It is now critical for local firms to be more active in enhancing co-operation with regional and global players and to learn and adopt advanced technology trends, develop the semiconductor ecosystem and move up the value chain, Fai said.
He added that joining SEMICON, which attracted more than 200 global exhibitors and estimated 7,500 visitors this year, could be an opportunity for local firms and start-ups to promote collaboration with the region.
Việt Nam needs transparent policies and a clear strategy to encourage the advancement of local semiconductor firms, in addition to education programmes that get universities to work with industrial associations to build the right talent pool for the industry’s development, he said.
"Talent is of great importance to the development of the semiconductor industry and in technology transfers," Fai said. "Don’t expect to see immediate effects. It will take time for Vietnamese semiconductor players to move up the regional supply chain."
Singapore-based financial services group DBS, in a report on the Vietnamese electronics industry published in early July 2015, said Việt Nam’s electronics sector was fast catching up with the regional powerhouses and would soon overtake Singapore to become the fifth largest electronics exporter in the region in the next two year. The report also noted that moving up the value chain and developing local talent would be crucial going forward.
The country was on its way to reaching an electronics export value of $40 billion by 2017.
Greater effort needed
These are the early efforts being made by Vietnamese firms to create connections with regional and global players in this space.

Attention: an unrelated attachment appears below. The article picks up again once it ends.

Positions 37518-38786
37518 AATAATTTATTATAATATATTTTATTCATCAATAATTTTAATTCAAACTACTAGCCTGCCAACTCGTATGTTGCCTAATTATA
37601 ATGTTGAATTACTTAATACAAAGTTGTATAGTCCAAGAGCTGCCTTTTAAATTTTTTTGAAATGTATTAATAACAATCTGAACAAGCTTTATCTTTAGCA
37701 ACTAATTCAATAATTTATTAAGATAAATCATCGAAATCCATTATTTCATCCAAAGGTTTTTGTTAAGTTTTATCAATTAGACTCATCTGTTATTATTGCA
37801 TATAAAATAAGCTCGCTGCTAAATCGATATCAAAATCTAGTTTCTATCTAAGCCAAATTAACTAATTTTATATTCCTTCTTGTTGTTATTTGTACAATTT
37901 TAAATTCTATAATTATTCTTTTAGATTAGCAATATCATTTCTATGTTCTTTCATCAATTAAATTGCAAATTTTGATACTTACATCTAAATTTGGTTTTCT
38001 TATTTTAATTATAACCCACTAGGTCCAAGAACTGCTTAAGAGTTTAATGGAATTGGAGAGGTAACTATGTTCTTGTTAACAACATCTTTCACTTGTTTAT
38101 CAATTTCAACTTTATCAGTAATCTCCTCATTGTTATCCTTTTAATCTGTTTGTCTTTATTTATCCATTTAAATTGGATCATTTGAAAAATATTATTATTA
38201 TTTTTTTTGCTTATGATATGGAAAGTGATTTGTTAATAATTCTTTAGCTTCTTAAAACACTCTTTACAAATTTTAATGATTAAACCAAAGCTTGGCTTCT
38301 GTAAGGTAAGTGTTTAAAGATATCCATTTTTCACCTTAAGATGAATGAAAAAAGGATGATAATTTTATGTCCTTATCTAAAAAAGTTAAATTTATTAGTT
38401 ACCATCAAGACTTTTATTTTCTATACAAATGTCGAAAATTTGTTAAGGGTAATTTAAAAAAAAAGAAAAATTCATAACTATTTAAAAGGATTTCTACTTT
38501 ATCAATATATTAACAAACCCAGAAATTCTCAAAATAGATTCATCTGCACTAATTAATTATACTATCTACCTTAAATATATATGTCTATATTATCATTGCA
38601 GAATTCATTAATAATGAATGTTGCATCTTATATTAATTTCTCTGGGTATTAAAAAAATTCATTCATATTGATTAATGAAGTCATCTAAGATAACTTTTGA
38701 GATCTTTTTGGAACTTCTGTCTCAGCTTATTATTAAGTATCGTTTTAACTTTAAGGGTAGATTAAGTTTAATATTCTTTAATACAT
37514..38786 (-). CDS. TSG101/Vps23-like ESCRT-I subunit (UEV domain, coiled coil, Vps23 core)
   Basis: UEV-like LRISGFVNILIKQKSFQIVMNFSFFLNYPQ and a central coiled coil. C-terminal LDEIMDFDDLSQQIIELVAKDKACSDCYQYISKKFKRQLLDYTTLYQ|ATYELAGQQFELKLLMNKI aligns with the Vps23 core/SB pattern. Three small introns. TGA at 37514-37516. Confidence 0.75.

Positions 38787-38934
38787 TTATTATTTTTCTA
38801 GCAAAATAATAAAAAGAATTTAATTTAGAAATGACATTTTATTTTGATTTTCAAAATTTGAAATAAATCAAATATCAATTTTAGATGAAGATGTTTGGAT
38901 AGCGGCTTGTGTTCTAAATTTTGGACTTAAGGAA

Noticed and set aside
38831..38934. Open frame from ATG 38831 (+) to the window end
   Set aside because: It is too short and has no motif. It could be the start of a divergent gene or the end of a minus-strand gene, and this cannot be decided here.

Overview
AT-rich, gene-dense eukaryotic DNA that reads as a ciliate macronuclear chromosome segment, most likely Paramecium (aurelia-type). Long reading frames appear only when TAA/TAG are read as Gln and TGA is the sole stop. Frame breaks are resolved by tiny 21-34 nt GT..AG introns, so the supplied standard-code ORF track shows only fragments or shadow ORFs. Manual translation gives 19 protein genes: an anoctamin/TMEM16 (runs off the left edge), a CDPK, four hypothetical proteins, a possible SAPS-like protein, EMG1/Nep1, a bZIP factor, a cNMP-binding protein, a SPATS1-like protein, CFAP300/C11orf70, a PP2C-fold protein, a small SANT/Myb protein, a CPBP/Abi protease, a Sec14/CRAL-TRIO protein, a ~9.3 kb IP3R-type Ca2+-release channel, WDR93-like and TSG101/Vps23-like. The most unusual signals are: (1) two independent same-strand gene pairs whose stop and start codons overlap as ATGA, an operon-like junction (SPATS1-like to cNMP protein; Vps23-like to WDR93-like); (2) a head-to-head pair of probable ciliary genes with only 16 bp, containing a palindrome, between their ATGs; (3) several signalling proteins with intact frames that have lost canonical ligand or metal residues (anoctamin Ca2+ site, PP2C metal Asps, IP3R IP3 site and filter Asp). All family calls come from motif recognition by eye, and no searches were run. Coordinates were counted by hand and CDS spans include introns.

SEMICON Southeast Asia this year drew the participation of VNPT Technology, a member of State-owned Việt Nam Posts and Telecommunications Group. VNPT Technology, with support from Hòa Lạc Hi-tech Park, was the only Vietnamese semiconductor player to join the regional platform SEMICON to seek out co-operation opportunities.
SEMI Southeast Asia said it was working with associations and agencies in Việt Nam, including Hòa Lạc Hi-Tech Park in the north and Sài Gòn Hi-Tech Park in the south, to promote the involvement of local semiconductor firms in the regional manufacturing supply chain.
Still, greater efforts are needed. "They have to do more," Fai said.
While FDI influx will remain important to the development of Việt Nam’s semiconductor industry, Nguyễn Trọng Hiếu, vice director of the Hòa Lạc Hi-Tech Park Management Boards Investment Department, told SEMICON attendees that the park was a good destination for semiconductor investment.
As the largest hi-tech park in Việt Nam, it is strategically located near the capital city of Hà Nội and Nội Bài International Airport. It has a fully developed infrastructure and provides the highest investment incentives as well as one-stop administrative services.
For the semiconductor industry, Việt Nam is emerging with plans for a new a 200mm wafer fabrication manufacturing project in addition to its existing assembly, testing and packaging services, according to SEMI.
The semiconductor product in 2012 was listed among nine national key products under the national product development programme by 2020. — VNS